• The definition of "done" (or, how do I know when a task is ready for QA?)
    • Any significant design decisions have been discussed and approved by the team
    • For each MyClass, there is a corresponding MyClassFixture in the corresponding test assembly
    • MyClassFixture exercises all of the functionality of MyClass (and nothing else)
    • Code coverage of MyClass is >=90%, excluding only lines you are confident are unreasonable to test
      • yes this is hard, but it's SOOOOO worth the effort
    • No compiler warnings are generated by the new code
      • we compile with warnings as errors.  if it's really not a valid or important warning, use #pragma warning disable/enable
    • Before committing anything to source control, update to get all recent changes, and make sure all unit and integration tests pass
    • FxCop should generate no new warnings for your new code
    • Compiling with warnings as errors will flush out any place you forgot documentation comments, which must be included for any new code
  • There WAS a second shooter on the grassy knoll
    • possibly one on the railway overpass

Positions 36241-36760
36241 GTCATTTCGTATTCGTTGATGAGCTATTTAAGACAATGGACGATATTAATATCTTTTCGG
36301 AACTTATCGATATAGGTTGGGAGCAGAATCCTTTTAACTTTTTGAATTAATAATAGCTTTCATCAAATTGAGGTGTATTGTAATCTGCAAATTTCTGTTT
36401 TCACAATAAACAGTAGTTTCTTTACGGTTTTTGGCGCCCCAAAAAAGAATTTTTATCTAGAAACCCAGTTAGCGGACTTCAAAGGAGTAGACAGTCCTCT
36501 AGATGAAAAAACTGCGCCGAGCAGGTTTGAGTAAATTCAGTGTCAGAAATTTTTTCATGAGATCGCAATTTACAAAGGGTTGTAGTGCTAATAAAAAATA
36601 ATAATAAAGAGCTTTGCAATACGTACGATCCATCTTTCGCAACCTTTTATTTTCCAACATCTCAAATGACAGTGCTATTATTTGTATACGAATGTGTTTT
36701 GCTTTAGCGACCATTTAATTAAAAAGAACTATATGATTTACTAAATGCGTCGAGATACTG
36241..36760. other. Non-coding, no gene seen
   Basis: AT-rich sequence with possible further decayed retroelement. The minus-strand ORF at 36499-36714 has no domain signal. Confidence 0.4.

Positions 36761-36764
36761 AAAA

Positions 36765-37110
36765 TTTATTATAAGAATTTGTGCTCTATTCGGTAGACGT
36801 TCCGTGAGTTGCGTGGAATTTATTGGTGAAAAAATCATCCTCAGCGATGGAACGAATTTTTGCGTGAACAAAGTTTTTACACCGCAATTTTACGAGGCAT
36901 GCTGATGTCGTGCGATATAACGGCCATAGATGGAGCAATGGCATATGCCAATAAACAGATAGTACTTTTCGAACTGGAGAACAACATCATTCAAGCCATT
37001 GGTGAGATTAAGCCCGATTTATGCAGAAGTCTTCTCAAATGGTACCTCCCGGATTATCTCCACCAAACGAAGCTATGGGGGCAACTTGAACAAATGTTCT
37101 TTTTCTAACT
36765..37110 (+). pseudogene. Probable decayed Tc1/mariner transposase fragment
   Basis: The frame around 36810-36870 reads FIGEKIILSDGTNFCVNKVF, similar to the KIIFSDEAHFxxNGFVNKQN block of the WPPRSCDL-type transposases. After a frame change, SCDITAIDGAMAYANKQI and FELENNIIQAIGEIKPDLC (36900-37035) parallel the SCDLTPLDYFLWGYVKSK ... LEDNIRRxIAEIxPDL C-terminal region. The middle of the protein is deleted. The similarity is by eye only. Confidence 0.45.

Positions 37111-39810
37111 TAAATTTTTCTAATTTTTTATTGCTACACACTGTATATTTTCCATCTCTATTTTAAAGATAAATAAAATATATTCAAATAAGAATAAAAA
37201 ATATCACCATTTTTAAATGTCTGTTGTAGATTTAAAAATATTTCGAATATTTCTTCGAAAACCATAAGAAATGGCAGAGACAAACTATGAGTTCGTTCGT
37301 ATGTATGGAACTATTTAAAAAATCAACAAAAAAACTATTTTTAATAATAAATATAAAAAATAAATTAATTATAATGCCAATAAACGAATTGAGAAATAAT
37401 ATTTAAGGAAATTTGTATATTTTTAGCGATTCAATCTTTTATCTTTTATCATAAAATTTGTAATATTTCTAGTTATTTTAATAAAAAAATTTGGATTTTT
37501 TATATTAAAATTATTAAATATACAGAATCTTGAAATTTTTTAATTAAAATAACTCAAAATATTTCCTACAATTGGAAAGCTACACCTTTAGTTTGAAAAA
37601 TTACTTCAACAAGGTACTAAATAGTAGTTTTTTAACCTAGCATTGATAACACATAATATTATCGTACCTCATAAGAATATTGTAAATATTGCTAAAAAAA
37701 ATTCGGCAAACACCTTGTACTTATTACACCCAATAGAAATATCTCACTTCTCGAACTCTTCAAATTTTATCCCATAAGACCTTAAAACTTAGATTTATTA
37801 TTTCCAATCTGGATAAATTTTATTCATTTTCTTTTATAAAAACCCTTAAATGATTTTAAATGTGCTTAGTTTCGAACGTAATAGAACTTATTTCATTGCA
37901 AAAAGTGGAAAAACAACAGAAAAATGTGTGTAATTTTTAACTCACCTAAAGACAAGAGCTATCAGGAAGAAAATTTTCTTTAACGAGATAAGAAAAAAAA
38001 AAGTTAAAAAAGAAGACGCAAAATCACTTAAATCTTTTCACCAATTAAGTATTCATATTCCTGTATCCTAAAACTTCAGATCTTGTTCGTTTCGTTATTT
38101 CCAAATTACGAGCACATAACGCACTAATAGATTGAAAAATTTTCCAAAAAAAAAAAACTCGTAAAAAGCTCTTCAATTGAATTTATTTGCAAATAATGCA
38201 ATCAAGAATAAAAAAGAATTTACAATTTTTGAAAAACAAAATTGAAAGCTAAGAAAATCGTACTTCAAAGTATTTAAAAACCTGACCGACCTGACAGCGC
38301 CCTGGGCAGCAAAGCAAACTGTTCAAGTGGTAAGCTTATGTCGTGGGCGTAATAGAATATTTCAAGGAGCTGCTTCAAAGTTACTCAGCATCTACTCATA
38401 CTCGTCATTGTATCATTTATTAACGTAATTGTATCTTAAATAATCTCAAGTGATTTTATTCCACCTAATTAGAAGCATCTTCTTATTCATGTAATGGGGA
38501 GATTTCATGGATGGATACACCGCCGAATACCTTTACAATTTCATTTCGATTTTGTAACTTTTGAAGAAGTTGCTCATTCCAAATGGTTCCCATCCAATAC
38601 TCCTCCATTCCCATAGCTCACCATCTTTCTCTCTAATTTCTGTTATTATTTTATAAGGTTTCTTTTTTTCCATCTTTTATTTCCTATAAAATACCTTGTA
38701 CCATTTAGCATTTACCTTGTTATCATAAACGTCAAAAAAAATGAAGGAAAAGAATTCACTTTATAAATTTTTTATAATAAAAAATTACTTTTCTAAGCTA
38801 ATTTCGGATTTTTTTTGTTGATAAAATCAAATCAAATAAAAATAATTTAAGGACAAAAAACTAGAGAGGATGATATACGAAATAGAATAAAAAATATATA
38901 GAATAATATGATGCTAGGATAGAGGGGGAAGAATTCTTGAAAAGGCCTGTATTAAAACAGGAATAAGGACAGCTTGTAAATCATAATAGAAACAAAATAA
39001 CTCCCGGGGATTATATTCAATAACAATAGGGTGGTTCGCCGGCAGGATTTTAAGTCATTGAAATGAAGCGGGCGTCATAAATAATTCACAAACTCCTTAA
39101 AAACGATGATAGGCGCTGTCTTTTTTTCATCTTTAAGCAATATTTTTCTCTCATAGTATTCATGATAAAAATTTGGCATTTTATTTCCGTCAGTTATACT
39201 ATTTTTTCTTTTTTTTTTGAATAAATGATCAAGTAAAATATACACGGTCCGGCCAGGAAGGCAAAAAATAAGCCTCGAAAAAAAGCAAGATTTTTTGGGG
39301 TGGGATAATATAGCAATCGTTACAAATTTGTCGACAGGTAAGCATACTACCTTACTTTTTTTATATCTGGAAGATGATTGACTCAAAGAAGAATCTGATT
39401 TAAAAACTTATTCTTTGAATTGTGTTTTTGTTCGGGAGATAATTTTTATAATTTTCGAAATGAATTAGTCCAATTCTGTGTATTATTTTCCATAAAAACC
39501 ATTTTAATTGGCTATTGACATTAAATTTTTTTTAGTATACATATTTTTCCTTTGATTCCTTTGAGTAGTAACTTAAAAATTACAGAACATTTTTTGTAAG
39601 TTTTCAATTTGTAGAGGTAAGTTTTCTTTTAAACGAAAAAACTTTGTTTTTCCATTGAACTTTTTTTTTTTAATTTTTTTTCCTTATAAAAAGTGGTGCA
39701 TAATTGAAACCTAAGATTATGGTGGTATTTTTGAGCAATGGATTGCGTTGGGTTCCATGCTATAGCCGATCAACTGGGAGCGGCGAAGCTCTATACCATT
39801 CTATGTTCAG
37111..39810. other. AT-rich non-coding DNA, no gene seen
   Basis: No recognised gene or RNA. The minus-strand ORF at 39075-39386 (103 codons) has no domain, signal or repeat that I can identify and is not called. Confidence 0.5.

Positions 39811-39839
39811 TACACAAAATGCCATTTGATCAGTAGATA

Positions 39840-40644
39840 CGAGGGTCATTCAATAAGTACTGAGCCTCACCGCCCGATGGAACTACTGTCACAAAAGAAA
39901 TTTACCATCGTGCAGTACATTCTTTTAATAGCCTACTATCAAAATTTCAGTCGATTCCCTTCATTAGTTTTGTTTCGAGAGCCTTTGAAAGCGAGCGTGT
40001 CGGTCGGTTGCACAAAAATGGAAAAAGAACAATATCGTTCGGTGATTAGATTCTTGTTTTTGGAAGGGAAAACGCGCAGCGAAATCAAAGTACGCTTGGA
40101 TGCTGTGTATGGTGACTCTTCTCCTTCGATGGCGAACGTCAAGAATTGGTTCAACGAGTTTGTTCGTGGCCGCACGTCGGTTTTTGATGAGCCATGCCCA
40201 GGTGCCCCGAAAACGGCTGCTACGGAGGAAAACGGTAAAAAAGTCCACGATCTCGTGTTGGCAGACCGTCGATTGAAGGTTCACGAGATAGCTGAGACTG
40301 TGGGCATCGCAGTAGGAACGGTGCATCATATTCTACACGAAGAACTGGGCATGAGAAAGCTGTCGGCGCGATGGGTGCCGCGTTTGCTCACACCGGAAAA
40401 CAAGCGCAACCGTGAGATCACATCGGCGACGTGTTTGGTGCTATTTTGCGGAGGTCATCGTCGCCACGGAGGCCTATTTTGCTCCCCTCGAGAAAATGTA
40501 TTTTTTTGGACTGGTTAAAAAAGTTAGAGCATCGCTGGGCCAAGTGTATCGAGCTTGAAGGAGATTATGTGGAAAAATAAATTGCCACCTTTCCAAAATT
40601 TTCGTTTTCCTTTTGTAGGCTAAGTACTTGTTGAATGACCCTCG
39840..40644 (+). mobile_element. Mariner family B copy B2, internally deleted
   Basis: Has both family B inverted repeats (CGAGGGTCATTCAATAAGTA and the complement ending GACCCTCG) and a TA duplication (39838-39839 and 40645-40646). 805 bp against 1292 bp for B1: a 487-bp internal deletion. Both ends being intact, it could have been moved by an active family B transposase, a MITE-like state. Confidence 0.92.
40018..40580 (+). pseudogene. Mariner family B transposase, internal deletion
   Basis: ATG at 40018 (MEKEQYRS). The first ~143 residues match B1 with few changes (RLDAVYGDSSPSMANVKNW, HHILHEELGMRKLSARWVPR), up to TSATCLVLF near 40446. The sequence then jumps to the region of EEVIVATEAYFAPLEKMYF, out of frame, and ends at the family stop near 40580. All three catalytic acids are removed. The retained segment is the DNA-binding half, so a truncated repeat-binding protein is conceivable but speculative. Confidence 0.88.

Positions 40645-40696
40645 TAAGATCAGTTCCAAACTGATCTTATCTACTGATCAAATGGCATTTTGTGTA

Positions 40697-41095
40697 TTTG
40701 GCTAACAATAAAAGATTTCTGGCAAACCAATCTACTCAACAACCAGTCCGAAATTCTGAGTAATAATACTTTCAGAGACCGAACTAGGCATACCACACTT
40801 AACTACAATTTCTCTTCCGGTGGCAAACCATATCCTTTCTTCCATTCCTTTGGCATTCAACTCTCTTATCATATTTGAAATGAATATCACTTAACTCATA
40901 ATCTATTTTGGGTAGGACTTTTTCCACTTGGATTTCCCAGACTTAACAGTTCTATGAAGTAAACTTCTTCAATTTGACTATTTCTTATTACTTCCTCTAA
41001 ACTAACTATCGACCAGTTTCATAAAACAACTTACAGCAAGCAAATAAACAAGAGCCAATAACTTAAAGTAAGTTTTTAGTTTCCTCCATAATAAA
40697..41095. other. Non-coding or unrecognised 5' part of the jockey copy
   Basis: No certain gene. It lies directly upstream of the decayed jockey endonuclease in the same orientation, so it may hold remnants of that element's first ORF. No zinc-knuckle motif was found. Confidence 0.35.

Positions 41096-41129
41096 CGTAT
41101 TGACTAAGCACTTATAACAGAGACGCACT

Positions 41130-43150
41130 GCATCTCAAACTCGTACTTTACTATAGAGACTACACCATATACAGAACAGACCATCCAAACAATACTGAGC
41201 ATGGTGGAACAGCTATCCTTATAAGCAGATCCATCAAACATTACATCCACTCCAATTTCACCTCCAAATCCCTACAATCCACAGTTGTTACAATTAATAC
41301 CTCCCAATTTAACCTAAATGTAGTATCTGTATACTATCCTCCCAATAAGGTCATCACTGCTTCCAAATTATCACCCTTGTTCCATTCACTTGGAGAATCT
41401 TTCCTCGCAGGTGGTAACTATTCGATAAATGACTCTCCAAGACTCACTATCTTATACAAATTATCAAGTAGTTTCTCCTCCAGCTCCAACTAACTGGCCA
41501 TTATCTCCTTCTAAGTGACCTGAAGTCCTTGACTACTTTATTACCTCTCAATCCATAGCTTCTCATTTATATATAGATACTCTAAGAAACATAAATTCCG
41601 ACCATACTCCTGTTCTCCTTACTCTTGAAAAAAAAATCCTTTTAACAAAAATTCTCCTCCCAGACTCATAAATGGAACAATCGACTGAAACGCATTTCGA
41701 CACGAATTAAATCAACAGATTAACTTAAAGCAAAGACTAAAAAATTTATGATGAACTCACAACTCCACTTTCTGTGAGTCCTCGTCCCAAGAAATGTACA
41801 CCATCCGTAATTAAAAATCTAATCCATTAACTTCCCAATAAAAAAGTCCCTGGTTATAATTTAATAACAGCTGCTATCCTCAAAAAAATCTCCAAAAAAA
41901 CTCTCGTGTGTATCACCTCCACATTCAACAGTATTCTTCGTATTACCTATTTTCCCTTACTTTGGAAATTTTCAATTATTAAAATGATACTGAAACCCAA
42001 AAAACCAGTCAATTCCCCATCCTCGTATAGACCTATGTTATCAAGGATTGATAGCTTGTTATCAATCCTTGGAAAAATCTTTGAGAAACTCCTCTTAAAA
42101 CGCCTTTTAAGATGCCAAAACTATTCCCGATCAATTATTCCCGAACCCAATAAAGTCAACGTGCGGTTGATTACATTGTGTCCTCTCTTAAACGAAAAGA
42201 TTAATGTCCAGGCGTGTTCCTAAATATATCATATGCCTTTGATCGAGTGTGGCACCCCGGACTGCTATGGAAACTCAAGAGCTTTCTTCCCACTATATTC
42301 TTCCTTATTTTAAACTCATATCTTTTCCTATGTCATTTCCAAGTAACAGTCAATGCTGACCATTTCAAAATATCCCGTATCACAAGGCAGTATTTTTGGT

• (that's for anyone who bothered to read this far...)
Tuesday, 01 May 2007 13:49:18 (Pacific Daylight Time, UTC-07:00)  #    Disclaimer  |  Comments [10]  | 
# Wednesday, 05 July 2006

So at TechEd, Scott captured Jeff and I talking in the friendliest of fashions about the relative merits of Team System (which Jeff evangelizes) and the “OSS solution” which I helped craft at Corillian involving Subversion, CruiseControl.NET, NUnit, NAnt, et. al. 

Since then, I did a bit for PADNUG about the wonders of source control, and it caused me to refine my positions a bit. 

I think that in buying a system like Team System / TFS (or Rational’s suite, etc.) you are really paying for not just process, but process that can be enforced.  We have developed a number or processes around our “OSS” solution, including integrating Subversion with Rational ClearQuest so that we can relate change sets in SVN with issues tracked in ClearQuest, and a similar integration with our Scrum project management tool, VersionOne.  However, those are policies which are based upon convention, and which we thus can’t enforce.  For example, by convention, we create task branches in SVN named for ClearQuest issues (e.g. cq110011 for a task branch to resolve ClearQuest issue #110011), and we use a similar convention to identify backlog items or tasks in VersionOne.  The rub is that the system depends upon developers doing the right thing.  And sometimes they don’t.